Mom loved Christmas and was mastering the art of decorating at home, but it was her musical gift which made Christmas to an unforgettable yearly event for the whole family. Our living room was 33ft long and 12 ft wide and mom had a black Grand Piano in the middle. Throughout the year, my parents had monthly gatherings with another couple for house concerts. Mom would be playing the piano and sing, the other lady the flute and her husband the violin. My dad made for the appreciative listener. We kids were sent to bed, but could hear the music from the downstairs.
During the eighties mom got involved with a group of likewise local musicians performing church concerts. One gentleman knew how to produce music cassettes and he had the equipment for it. I still have a couple of cassettes with those concerts. One of them is a Christmas concert held in our local church in that little North-German village.
And now I am listening to the angelic voice of my mother singing the beloved German Christmas songs, some of which we also know of in Canada. This concert was held 32 years ago, and it fills me with peace but also a searing pain that, 7 years ago, I have lost the most precious mom I could ever ask for.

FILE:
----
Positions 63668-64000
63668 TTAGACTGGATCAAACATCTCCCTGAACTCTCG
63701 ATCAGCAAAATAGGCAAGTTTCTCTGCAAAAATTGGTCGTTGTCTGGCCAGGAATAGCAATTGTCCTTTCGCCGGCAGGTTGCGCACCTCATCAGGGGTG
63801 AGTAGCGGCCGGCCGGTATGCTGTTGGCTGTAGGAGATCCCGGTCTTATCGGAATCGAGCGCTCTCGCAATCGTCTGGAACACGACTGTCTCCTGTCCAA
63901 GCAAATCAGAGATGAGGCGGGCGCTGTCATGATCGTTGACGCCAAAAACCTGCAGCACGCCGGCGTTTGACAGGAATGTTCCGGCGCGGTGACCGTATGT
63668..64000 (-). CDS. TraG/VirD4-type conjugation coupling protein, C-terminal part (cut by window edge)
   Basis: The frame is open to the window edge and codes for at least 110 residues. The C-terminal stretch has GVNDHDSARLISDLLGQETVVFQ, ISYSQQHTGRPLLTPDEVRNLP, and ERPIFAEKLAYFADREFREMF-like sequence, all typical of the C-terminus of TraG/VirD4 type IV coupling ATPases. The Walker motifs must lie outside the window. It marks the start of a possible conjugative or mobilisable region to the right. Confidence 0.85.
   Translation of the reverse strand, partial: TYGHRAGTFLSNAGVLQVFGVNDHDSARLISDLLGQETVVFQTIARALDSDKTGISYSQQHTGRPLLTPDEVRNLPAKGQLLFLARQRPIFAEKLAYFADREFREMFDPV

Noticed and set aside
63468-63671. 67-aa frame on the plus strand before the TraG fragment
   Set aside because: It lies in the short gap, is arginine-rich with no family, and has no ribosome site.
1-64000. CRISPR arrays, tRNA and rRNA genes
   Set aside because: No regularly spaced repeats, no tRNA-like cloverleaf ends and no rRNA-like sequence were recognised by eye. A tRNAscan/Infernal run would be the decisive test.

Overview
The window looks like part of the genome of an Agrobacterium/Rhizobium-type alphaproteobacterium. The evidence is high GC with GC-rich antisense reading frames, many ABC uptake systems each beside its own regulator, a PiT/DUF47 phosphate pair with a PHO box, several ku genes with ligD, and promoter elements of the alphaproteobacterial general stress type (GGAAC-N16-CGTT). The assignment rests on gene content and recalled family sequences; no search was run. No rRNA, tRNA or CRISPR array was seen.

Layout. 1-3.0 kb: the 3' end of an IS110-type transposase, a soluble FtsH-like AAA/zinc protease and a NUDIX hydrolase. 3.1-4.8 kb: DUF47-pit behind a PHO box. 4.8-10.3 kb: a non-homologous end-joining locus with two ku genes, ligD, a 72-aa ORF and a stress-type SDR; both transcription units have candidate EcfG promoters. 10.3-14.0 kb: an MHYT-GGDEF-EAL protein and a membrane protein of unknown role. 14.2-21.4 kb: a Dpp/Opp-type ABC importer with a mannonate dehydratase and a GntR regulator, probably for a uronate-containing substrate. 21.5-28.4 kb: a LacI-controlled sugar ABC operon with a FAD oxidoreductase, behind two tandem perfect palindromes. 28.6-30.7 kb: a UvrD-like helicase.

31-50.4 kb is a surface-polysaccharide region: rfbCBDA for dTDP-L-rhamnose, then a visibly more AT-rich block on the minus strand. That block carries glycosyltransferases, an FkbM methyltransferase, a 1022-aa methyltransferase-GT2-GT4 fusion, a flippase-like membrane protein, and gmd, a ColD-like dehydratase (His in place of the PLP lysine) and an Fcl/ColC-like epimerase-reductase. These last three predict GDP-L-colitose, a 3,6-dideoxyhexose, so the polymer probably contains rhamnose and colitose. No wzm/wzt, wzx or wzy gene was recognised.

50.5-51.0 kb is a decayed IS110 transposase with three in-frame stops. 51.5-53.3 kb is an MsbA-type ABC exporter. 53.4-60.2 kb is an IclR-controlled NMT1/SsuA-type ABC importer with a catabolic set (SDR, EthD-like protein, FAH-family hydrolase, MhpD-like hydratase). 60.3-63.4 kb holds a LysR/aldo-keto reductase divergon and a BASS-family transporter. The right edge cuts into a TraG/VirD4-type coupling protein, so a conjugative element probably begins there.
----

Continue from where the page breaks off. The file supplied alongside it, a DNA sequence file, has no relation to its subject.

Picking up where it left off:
Mom was the oldest of 3 sisters and born in 1927. She was not the only one with music flowing in her veins. Her youngest sister was just as musical as mom. She is still holding house concerts and she both sang and played the flute in those church concerts of the eighties. Where did this gift of music come from? We don't know. Her parents never played an instrument and they certainly never sang. Grandpa was a social democrat, and had a career as an engineer in the German military. He hated the Nazi government. His wife, my grandma, was a wonderful home maker. The two sister's music was a gift of God, coming out of nothing.
Despite of a happy family life at home, mom's youth was marred by the happenings of WWII. She was the only girl in a class at high school. As the war went into its last stages, Hitler recruited boys down to the age of 14. And as it happened, there were mornings at school when one or the other student was missing. They had been drafted into the war. "Feed for the canons", people said. Mom's drafted school comrades never returned to school and the number of students in class was shrinking. And some times, the teacher would sit at her desk and cry when the dreaded message came that another student had fallen. Mom told me this once in a while, and a shadow would fall upon her. We also had family near the city of Cologne and as mom was visiting there, one night Cologne was bombed. From her distance she saw the sky turn red. Like so many other people, she had to carry those memories with her for the rest of her life.
Mom's funeral was held in the church where she sang Christmas and Easter Carols in the eighties. We are still missing her.